A lot or a little?
The parents' guide to what's in this music.
What parents need to know
Parents need to know that on this CD the Black Eyed Peas have dumped their inclusive and anti-war agenda in favor of explicitly sexual lyrics and references to violence, drugs, and alcohol.
- Parents say
- Kids say
My Humps: Just from the title, you should realize the explict-ness of this song. Lyrics include: "I'm... Continue reading
What's the story?
One of the most charming qualities of the Black Eyed Peas' last album, Elephunk, was its joyfully simplistic message of inclusiveness and world peace. With musical freshness and originality, the whole album seemed to shout out, \"Hey, look at us! We can be political AND have a party!\" If you were hoping for more of the same on MONKEY BUSINESS, you're likely to be disappointed. The music still sparkles, the performances are terrific, the cameos (James Brown, Sting, and Justin Timberlake) are inspired, but forget all that gooey peace-and-love stuff. The party has moved on to sex, drugs, and even some violence. Even in a genre where musical sampling is de rigueur, Monkey Business is notable for its lack of originality.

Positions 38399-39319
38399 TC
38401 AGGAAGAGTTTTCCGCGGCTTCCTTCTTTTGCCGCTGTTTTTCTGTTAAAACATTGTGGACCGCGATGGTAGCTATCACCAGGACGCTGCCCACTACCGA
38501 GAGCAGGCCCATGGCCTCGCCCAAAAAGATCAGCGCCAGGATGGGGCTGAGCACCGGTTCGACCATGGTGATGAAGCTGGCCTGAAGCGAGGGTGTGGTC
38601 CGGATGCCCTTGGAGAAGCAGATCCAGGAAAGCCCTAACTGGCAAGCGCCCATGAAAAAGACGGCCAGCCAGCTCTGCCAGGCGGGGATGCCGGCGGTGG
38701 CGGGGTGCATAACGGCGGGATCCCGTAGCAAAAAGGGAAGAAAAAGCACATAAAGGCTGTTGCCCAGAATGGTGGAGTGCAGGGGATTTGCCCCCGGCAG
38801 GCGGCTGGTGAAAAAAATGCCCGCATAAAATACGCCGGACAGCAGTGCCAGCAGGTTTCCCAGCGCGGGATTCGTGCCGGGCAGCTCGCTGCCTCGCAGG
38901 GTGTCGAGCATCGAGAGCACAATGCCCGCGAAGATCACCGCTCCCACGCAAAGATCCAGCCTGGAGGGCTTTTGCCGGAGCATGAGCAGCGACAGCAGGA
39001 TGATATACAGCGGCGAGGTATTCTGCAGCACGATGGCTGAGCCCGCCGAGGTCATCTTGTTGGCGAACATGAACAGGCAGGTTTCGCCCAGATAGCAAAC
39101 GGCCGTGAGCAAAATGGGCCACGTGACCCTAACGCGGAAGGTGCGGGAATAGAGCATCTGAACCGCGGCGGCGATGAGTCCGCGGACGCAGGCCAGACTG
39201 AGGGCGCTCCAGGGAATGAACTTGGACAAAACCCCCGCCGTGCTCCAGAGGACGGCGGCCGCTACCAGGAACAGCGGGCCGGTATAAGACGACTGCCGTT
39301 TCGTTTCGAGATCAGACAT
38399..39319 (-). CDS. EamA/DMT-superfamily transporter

Is it any good?
If your family's comfort level includes tolerance of explicit lyrics, you might make a game of identifying the all-too-obvious musical influences on each song. You won't find a track on the CD where they're not pretty obvious, so it'll be easy and fun. There are some high points, of course. All of the performances are spectacular; the bubbling "Pump It" pays delightful tribute to surf guitar king Dick Dale's "Miserlou"; and how can you ever go wrong with James Brown? It's party fun, but nothing more.